Tales from the Trail
While Hollywood strutted the red carpet at the Academy Awards, President Barack Obama hosted a black-tie dinner on Sunday for U.S. governors — who are debating whether it’s a good idea to take federal bailout money — at the White House in advance of a self-described “Fiscal Responsibility Summit” on Monday. The afternoon event is part of the push to sell Obama’s broader economic package before his speech to Congress on Tuesday and the unveiling of his first federal budget on Thursday.
All eyes will be on Capitol Hill today as the Senate moves closer to a vote on the massive $900 billion stimulus bill. Lawmakers added expanded help for home buyers late last night in a bid to attract much-needed Republican support, but it’s still unclear whether Democrats have enough votes to pass the measure.
WASHINGTON – Republican critics of the Democratic-backed landmark stimulus package are pointing out that its 800-billion-dollar-plus price tag would — “in one fell swoop,” as Republican Representative Todd Akin put it — consume more resources than have been laid out for two wars, so far.
It’s a busy old day on Capitol Hill.
President-elect Barack Obama’s picks to head the Securities and Exchange Commission and the Department of Homeland Security and his nominees for attorney general and ambassador to the United Nations will be on Capitol Hill for their Senate nomination hearings.
Congress is nervous about spending more money.
In other news, pigs are flying, hell is freezing over and Democrats and Republicans are cooperating for the good of the country.
Two of those things are actually true. The outgoing Bush administration and the incoming Obama administration are working together to get Congress to approve the second half of the $700 billion financial bailout, so Obama can hand it out quickly if needed.
But Democrats on Capitol Hill want to attach more conditions to banks that accept federal cash — limits on executive pay, more oversight, and more help for homeowners facing foreclosure.
“My colleagues in the Senate will not provide any additional funds unless they are assured by the Obama administration taht these provisions will be a part of it,” Senate Banking Committee Chairman Chris Dodd said on ABC’s “Good Morning America.”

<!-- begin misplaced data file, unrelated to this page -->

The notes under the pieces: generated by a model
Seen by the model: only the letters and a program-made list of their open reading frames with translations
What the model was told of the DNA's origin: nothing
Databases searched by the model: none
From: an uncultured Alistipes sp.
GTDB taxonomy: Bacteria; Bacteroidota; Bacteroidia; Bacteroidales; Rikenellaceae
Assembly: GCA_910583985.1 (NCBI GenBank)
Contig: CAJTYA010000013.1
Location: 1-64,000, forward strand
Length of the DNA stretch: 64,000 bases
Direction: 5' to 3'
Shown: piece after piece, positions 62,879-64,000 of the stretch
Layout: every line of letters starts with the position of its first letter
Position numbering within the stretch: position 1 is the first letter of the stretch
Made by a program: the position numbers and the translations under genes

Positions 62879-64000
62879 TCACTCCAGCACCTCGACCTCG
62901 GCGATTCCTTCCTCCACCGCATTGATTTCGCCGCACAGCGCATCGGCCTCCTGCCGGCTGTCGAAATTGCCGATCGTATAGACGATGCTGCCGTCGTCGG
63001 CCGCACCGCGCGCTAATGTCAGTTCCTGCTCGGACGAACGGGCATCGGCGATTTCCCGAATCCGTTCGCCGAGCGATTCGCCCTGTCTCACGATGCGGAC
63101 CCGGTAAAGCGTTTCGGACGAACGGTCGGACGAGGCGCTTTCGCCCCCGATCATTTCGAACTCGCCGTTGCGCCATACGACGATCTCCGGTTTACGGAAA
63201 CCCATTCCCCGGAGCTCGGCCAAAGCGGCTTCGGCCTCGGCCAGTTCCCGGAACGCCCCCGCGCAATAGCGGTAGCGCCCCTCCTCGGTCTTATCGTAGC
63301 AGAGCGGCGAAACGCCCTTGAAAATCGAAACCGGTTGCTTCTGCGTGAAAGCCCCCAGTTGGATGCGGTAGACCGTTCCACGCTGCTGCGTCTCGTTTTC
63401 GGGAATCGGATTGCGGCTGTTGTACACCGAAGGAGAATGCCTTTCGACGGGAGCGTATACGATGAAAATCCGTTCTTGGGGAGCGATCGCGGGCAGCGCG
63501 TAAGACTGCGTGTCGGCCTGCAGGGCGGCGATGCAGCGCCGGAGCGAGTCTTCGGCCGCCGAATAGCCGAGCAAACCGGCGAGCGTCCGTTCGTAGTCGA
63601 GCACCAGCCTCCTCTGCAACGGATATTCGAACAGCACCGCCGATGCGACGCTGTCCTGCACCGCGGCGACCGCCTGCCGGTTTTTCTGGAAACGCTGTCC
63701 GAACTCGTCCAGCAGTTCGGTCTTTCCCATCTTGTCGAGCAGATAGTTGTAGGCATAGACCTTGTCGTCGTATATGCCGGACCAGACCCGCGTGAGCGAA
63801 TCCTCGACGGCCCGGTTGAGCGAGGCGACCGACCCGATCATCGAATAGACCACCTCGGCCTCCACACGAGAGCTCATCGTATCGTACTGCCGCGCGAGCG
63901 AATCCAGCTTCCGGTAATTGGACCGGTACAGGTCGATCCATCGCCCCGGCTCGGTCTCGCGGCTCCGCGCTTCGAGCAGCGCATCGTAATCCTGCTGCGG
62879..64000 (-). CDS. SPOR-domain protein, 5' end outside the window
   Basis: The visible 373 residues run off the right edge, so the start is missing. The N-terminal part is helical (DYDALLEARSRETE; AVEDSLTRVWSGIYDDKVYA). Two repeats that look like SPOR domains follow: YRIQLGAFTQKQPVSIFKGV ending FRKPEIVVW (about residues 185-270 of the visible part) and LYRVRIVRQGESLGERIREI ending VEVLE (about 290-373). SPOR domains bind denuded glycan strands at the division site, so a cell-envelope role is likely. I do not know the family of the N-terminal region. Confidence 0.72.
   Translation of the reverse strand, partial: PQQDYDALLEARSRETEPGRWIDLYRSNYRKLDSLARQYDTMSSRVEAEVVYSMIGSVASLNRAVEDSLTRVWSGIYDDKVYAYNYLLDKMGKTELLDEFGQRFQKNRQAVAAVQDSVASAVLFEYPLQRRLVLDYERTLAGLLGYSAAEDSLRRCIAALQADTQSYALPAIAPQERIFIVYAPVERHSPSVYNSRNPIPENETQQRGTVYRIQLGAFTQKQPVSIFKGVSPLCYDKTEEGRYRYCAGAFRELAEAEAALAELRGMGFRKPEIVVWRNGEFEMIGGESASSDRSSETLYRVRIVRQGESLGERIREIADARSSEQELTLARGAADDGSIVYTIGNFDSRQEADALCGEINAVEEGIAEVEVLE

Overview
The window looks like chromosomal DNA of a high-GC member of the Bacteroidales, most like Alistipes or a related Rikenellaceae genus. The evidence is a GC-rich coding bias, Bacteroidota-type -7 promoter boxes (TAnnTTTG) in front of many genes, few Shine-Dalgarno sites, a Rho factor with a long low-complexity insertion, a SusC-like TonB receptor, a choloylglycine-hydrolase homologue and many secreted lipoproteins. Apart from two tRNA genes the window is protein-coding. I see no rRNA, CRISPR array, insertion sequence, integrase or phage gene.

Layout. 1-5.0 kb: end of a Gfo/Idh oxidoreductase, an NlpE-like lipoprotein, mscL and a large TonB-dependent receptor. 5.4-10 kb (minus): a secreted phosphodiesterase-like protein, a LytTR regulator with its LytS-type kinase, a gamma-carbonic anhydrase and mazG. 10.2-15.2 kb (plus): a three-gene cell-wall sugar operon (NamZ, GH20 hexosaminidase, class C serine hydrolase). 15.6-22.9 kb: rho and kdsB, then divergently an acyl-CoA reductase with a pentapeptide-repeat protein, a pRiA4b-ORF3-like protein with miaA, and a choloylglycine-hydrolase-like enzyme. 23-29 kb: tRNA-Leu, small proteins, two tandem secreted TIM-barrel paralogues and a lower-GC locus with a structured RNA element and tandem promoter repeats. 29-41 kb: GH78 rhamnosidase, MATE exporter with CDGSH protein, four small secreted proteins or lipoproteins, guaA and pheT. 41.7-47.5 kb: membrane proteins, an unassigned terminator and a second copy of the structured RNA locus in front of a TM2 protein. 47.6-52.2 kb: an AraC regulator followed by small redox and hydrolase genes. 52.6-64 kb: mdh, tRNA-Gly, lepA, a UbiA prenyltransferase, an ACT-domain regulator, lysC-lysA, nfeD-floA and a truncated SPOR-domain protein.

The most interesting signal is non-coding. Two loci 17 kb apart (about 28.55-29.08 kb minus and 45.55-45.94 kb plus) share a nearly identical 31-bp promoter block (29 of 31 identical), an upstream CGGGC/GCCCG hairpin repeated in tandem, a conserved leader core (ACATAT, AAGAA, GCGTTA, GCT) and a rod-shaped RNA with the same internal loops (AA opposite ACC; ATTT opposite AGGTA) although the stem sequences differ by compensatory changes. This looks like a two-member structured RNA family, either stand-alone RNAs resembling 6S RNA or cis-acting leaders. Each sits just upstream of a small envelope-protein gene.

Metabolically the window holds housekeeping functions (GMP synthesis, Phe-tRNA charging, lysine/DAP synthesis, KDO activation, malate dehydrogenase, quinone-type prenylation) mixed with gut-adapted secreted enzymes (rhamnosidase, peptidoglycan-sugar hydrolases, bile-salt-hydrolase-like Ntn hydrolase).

Republicans, meanwhile, question whether the money is needed at all.
Obama is also urging Congress to approve an additional $800 billion economic stimulus package. Should be a stimulating week.
Obama also will discuss trade and the drug war with Mexican President Felipe Calderon today in his first meeting with a foreign leader since his election.
Bush, meanwhile, holds a press conference at 9:15 EST.
President-elect Barack Obama’s pecs were gone from the news Wednesday, replaced by Chicago shenanigans.
Newspapers and television covered the Obama team’s report detailing its contacts with Illinois Gov. Rod Blagojevich.
Blagojevich is charged with trying to sell the U.S. Senate seat Obama vacated after his November election victory.
The report cleared Obama and his aides of any misconduct. But it revealed for the first time that the president-elect sat for an interview last week with the U.S. prosecutor investigating Blagojevich. So did two of his aides.
President George W. Bush’s holiday pardons also made the newspapers.
Among those receiving pardons was Charlie Winters, who was imprisoned for 18 months breaking a weapons embargo against Israel by ferrying bombers to the new state in 1948, The New York Times reported.
Winters, an Irish protestant from Boston, is viewed as a hero in Israel. He died in 1984 at the age of 71.
Not on the pardons list: I. Lewis Libby, the former chief of staff to Vice President Dick Cheney, who was convicted of lying and obstructing justice during an investigation into who leaked the name of an undercover CIA operative.
Bush previously commuted Libby’s sentence.
Data out Wednesday showed new jobless claims jumped by 30,000 last week to a 26-year peak. Consumer spending posted a fifth monthly drop. Stock futures were little changed, pointing to a flat opening on Wall Street.
It’s Christmas Eve. Obama continued his holiday in Hawaii and Bush was at Camp David. Congress was in recess.
Not everyone was on holiday though. The folks at NORAD, the North American Aerospace Defense Command, were hard at work with their traditional Christmas Eve task – keeping an eye on Santa Claus.
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